Friday, 2 October 2015

How to Eliminate Plosives in Your Audio Recording

Plosives can make your recording sound amateurish if afflicted with that horrid explosive sound every time a harsh consonant is expressed. A plosive is a small explosive sound when a narrator expresses Ps, Bs, or any word that requires a little blast of air. The mic sounds like it is recoiling in anguish at the sudden detonation from the lips. Here are some quick tips on how to get rid of plosives in your audio recording.

What is a Pop Filter?

What a Plosive Looks Like
Peter Piper picked a peck of pickled peppers, a peck of pickled peppers Peter Piper picked... Yes we know the rhyme, but takes added significance when testing the recording for plosives. Take a look at a plosive on the waveform and it will have the appearance of a long hook.

What can be done to get rid of plosives?

Firstly, you can get a pop filter. A pop filter is tightly-woven mesh stretched over a hoop and placed in front of a mic. Do not go cheap and make one yourself. I tried stretching a pair of tights over a coat hanger, and it is not as good as a proper pop filter. The Rode comes complete with a studio standard pop filter that has two layers, stretched tightly over a frame. It also sits nicely in front of the mic and breaks up the air that explodes from the mouth. A pop filter also protects the mic from moisture from the breath and the force of the words themselves.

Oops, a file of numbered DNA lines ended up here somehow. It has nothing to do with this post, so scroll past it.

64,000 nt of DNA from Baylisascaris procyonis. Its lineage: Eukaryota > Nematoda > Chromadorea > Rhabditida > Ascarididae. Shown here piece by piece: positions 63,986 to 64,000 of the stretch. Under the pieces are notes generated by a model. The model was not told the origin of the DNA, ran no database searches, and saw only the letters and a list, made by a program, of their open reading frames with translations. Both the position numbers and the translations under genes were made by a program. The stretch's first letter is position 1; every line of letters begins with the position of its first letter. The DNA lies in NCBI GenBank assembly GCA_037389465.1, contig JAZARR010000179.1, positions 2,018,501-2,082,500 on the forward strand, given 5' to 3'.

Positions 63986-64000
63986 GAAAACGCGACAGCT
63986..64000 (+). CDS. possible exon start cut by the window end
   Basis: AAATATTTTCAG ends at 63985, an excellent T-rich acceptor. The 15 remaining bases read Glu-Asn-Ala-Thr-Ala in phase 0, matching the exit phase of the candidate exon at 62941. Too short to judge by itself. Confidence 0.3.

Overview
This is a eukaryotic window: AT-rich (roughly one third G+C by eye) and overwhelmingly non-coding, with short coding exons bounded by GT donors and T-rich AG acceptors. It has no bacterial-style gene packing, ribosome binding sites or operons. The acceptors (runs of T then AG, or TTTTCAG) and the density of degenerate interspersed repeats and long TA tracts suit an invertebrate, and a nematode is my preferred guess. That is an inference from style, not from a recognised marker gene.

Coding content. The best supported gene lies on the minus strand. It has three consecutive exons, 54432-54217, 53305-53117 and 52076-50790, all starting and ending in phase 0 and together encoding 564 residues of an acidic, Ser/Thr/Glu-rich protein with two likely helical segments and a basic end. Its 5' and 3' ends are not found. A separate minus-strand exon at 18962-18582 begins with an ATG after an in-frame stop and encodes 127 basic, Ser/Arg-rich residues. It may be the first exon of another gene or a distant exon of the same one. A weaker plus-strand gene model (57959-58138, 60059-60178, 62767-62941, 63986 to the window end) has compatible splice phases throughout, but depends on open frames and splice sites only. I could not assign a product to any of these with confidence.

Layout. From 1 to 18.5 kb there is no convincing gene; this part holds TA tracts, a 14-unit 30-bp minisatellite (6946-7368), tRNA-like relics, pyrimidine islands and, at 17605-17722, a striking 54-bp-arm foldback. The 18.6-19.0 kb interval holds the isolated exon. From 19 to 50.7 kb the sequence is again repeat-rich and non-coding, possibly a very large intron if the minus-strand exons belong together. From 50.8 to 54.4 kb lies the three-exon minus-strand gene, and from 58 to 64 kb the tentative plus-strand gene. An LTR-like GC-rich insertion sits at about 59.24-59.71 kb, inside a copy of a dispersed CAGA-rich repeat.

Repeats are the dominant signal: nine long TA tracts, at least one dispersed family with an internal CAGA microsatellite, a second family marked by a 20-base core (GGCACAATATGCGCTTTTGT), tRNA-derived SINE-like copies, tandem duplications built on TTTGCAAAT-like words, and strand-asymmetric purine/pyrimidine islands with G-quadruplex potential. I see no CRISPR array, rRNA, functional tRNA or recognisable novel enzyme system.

A sample of my audio book The Shuttered Room

Placement of the Voice over the Mic

Don’t stand too close to the mic when audio narrating, unless to achieve a particular effect. I will place the mic at least ten inches away and place it slightly to one side of the mouth, so that my breaths will not hit the mic directly. Audio book narration is often in mono, so the recording should not be affected.

How to Erase Plosives from your Recording

Plosive Correction on Equalizer
You can eliminate the odd plosive that gets onto your recording by equalizing them out. You can easily do this by going onto the equalization of whatever recording software you are using. The example I am using here is Audacity, free sound editing software. Click on ‘effects’ and then on ‘equalization.’

When the equalization grid comes up, decrease the lower frequencies in a gradual way, leaving the higher frequencies in a flat line. The result will be a sort of sloping plateau as shown on the image. You can save the setting under ‘manage curves’ and call it something, such as ‘plosive elimination’ to save having to adjust the frequencies again every time you want to eradicate plosives.

Before and After Equalization: the Hooked Plosive has Gone
Highlight the section of recording that contains the plosive and then press OK. You will notice the hooked shape of the plosive will flatten out. Play the recording back and there will a subtle but definite difference in sound. The explosive sound has gone.

Plosive Correction

Sometimes, a mic can be at fault. My first mic recorded plosives from the gentlest consonants, no matter what I did. Needless to say, I exchanged my mic for the Rode and the problem was solved. The lesson here is, don’t go cheap on the mic. Get the best you can afford and the niggles such as plosives will no longer be a problem in your recordings.

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